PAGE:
Sweet. Others talked about making a show for their guests. “Unless the guests object, we will take the toys that the children leave on the bed, and every day, we will make a little scene for them. We will put Pooh and Piglet on the pillows together. Pooh will have his arm in a chocolate candy box. Piglet will have his on the remote control. When the children come back, they imagine that all day long, Pooh and Piglet hung out on the bed, snacking and watching TV.”

These great housekeepers had talent. Seen through their filters, cleaning a hotel room wasn’t just another chore for them to complete. It was a world, a guest’s world. Making each guest’s world just right brought them strength and satisfaction.

In the mind of great managers, every role performed at excellence deserves respect. Every role has its own nobility.

I wish there had been more inspiring stories like this in the book. Instead, there were lots of sections based on data, for example: Rules of Thumb, How to Manage Around a Weakness, The Art of Tough Love. Maybe these sections will be exactly what you need to read, or maybe, like me, you will skim through them. I found that the last section, called “Turning the Keys: A Practical Guide” really made me sit up and take an interest. For me, this section was, well, practical. For example, the section on performance management was extremely helpful. Gallup found four characteristics common to the performance management routines of great managers.

First, the routine is simple. Great managers don’t want to spend their time trying to decipher alien terms and filling out bureaucratic forms. Instead, they prefer a simple format that allows them to focus on the employee’s difficult work.

Second, the routine forces frequent interaction between the manager and the employee. It is no good meeting once a year. More frequent meetings are essential in order to capture the specifics of an employee’s talents.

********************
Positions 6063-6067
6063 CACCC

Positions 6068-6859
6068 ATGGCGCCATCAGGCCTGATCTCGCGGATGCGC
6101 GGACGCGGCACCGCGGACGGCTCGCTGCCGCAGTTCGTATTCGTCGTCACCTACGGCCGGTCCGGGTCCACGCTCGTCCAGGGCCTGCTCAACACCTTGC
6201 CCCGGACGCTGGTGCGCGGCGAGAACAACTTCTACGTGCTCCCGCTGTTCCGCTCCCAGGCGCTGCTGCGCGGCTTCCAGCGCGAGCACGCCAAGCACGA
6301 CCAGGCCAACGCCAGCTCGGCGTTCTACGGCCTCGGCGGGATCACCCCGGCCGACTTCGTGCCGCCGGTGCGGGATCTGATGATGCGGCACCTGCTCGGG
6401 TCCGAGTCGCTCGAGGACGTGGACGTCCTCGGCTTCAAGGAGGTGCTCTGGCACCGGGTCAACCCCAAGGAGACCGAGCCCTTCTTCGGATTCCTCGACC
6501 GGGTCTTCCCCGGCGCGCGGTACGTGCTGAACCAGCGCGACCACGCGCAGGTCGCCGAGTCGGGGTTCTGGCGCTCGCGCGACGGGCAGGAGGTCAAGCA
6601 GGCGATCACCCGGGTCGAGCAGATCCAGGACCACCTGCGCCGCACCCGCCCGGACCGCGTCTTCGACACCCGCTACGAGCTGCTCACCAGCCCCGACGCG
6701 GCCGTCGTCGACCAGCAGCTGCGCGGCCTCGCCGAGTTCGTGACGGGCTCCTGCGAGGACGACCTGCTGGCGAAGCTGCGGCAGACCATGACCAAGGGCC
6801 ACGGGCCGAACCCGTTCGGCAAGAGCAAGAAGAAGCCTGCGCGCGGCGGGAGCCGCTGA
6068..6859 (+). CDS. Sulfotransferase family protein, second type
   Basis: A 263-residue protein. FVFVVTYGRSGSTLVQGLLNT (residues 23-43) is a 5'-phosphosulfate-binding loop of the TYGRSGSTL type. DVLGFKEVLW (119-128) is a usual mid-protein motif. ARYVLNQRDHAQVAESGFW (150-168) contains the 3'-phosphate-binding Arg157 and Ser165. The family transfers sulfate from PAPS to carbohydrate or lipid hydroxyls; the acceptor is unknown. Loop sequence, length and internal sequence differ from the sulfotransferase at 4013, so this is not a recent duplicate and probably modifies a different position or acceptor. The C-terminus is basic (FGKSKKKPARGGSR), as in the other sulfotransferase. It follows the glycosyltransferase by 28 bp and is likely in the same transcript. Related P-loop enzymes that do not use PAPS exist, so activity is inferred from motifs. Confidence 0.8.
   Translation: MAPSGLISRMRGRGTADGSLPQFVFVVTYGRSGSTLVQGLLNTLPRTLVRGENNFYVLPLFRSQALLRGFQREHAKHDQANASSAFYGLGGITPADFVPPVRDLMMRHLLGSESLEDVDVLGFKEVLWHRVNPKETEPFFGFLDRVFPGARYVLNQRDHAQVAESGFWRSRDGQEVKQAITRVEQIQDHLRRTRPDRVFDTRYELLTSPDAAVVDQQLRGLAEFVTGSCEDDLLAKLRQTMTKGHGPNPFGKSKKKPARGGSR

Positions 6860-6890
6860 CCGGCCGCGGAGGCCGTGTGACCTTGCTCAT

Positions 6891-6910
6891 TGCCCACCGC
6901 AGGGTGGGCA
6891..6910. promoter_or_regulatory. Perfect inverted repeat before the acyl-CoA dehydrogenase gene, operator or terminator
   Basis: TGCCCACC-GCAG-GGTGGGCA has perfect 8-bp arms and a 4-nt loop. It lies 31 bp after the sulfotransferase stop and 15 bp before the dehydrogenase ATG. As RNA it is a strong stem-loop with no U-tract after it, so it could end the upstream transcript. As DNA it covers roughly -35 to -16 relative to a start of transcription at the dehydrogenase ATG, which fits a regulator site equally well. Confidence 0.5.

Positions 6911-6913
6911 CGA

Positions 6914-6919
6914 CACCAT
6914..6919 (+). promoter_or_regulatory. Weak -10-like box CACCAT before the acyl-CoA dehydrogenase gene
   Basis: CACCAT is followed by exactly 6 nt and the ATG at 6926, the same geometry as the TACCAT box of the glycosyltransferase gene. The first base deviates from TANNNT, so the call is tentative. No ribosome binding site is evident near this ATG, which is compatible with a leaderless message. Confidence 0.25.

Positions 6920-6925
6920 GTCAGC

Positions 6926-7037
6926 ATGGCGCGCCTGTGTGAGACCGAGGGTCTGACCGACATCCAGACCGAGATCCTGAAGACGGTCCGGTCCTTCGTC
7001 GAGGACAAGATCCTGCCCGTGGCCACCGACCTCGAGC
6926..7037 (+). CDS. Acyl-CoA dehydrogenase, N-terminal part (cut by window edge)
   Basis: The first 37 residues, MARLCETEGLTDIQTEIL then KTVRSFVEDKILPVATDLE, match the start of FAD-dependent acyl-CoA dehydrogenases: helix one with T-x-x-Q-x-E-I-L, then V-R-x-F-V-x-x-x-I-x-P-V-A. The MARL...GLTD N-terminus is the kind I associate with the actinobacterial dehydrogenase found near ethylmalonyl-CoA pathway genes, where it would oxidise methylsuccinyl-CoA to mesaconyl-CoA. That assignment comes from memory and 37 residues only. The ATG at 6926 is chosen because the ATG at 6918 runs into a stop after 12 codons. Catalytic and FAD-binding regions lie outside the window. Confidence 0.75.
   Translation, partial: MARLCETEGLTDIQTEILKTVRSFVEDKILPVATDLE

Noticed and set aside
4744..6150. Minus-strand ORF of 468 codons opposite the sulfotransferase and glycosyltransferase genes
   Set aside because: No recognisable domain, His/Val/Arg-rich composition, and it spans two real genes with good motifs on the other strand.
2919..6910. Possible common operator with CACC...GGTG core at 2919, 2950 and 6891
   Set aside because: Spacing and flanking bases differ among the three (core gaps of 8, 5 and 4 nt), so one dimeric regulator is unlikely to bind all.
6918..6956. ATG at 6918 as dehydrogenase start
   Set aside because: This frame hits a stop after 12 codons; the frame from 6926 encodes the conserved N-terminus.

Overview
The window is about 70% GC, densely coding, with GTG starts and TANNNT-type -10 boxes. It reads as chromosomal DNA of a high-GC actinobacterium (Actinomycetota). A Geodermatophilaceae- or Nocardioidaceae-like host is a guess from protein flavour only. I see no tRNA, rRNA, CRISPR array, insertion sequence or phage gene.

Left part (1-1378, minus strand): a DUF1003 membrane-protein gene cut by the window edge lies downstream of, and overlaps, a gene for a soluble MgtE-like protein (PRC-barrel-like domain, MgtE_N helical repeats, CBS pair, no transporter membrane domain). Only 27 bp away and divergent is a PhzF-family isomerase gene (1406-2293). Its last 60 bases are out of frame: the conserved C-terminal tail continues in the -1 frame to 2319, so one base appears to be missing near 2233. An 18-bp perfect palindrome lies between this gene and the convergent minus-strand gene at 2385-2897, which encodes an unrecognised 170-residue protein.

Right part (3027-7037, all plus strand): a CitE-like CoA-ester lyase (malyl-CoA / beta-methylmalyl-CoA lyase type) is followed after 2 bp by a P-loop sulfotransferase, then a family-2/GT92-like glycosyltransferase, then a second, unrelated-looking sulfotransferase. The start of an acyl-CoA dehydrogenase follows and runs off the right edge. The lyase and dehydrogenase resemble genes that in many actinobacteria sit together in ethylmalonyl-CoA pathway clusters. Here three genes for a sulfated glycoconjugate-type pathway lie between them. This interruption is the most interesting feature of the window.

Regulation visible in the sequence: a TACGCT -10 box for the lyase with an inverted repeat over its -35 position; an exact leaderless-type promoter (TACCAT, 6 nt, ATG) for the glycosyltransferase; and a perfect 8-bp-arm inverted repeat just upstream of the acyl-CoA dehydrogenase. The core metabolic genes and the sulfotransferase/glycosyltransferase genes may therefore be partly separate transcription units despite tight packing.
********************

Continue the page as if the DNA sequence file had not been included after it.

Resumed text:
Third, the routine is focused on the future. The good manager discusses what could be rather than focusing on postmortems.

Last, the routine asks the employee to keep track of his or her own performance and learnings. The purpose of self-assessment is to serve as a counterpoint or comparison with the assessment of the manager.

After discussing the aspects of the routine, the book lists questions the manager can ask in the first interview with the employee. These include such things as: What did you enjoy most about your previous work experience? What do you think your strengths are? What are your goals for your current role? How often would you like to meet with me to discuss your progress?
I found these questions to be very useful. In addition, there are questions to use in the performance planning meetings as well as career discovery questions. Every manager, I believe, would find these helpful.

One thing I found annoying in the book was how it set up its ideas of the “rules” for management, and described how people who excelled at Gallup’s definition of management did things differently. For example, according to the “rules” they describe, traditional managers believe their job is to help a person overcome weaknesses rather than focusing on developing strengths. The managers I know do help their team members overcome their most glaring weaknesses, but they also help them identify their strengths. It’s not an “either-or” proposition. Maybe the rules—accepted wisdom–have changed in the seventeen years since the first release of this book. Even though it’s a bit dated, it’s still a thought-provoking book, and one that managers should know.